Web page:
The politics of Colorado, United States, are that of a blue state. In recent years, the state has seen a shift towards Democratic voting patterns due to demographic changes and an increase in unaffiliated voters who lean towards Democrats. However, Colorado Springs remains a stronghold for Republicans due to its “republicanism of the old Rocky Mountain West” attitude. Josh Dunn, an expert on Colorado Springs' politics, believes that it will take several decades for El Paso County and Colorado Springs to become Democratic-leaning due to its conservative base.
The book by Josh Dunn, professor at the University of Colorado at Colorado Springs (UCCS) and chair of the Department of Political Science, explores the constants of Colorado Springs' political history. He recognized that El Paso County and Colorado Springs are “the barrier that prevents the state of Colorado from becoming a Democratic state”. Educated women are much less likely to vote for conservatives, and in Colorado Springs women represent 48.33% of the population. Doug Lamborn is currently representing Colorado Springs in Congress as a Republican. The city has more than 50 structures that have been deemed historically or architecturally remarkable which adds to its vibrant culture.
Additionally resources and programs that support LGBTQ+ communities are also part of this culture. Finally, Colorado is part of the United States District Court for the District of Colorado in the federal judiciary. The Colorado Senate is the upper house of the Colorado General Assembly, consisting of 35 seats of approximately 143,000 people each. The Colorado House of Representatives is the lower house of the Colorado General Assembly, consisting of 65 seats of approximately 77,000 people each. The mayor is responsible for appointing the municipal auditor and city manager, approving the city's budget, setting tax rates, acting as the Colorado Springs Utilities board of directors, establishing policies, and passing ordinances and resolutions to govern the city. Dark red areas have relatively more Republican voters while dark blue areas vote primarily for Democrats compared to other cities in Colorado.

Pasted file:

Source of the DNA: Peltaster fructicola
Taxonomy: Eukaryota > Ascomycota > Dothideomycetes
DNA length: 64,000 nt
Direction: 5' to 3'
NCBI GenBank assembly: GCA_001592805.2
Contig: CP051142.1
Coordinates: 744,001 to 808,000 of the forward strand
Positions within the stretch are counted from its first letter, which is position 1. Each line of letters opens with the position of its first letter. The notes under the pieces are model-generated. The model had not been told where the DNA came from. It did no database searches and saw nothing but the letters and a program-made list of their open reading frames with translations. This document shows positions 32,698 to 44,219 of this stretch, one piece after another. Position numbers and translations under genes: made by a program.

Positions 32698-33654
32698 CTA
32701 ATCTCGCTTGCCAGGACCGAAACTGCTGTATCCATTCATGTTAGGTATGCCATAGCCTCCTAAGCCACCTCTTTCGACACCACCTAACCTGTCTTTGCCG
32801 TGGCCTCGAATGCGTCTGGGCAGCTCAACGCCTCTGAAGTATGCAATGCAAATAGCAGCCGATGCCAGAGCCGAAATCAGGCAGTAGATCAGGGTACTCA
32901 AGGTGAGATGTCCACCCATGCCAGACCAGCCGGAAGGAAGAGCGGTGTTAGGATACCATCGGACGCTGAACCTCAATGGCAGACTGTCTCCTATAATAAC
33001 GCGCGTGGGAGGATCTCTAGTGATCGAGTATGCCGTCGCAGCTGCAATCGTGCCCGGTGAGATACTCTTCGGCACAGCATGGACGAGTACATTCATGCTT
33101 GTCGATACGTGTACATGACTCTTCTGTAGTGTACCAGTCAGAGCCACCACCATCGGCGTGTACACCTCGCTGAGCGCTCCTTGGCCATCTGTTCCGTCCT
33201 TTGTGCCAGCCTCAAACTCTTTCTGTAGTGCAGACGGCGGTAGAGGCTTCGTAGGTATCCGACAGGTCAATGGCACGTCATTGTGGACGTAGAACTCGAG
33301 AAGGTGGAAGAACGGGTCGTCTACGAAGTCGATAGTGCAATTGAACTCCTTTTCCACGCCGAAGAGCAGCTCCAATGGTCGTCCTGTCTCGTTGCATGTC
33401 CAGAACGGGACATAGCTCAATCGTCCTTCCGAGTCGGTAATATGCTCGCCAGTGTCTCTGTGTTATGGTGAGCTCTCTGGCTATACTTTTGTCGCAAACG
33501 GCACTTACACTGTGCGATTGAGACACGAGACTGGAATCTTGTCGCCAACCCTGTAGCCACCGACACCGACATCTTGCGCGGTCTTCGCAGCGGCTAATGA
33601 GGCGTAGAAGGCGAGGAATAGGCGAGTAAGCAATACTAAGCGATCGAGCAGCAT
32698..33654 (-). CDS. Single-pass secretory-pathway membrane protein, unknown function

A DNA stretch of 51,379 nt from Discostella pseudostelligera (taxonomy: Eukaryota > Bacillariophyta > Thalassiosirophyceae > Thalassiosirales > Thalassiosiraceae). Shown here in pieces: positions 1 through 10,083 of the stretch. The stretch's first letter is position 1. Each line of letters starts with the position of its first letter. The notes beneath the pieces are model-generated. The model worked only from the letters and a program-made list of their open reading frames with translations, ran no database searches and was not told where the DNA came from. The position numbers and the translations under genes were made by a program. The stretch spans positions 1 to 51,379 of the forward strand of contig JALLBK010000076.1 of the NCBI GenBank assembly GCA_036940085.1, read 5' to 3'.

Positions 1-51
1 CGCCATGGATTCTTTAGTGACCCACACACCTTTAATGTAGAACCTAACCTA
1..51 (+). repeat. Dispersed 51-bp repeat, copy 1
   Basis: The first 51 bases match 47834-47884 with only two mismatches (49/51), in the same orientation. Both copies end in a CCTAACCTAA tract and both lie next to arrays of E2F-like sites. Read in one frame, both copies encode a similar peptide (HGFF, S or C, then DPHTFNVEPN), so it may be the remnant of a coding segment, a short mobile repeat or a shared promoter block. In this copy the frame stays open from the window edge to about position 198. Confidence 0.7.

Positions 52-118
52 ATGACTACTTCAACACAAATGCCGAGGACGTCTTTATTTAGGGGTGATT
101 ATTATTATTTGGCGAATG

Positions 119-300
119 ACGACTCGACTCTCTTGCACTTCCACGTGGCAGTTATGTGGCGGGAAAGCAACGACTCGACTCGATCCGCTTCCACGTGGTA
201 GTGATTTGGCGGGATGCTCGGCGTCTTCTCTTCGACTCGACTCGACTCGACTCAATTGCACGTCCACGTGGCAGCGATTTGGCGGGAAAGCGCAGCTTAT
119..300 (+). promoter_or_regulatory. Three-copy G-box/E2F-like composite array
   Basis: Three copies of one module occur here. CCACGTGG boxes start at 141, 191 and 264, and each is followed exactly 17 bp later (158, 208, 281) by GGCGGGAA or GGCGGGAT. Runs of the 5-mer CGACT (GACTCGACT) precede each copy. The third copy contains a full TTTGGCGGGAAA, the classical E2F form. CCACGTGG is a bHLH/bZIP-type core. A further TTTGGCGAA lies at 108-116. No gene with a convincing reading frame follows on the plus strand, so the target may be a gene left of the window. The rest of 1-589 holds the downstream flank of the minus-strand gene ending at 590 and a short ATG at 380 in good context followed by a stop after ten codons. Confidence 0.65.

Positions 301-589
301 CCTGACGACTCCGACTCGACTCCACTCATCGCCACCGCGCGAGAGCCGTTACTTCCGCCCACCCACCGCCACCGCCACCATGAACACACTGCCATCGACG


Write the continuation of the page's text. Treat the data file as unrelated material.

Despite this trend towards Democratic voting patterns in other parts of Colorado, Colorado Springs remains a stronghold for Republicans due to its “republicanism of the old Rocky Mountain West” attitude. In conclusion, it is clear that Colorado Springs is still a Republican-leaning city despite recent shifts in voting patterns across the state. The city's conservative base and its vibrant culture make it an interesting place to explore politically.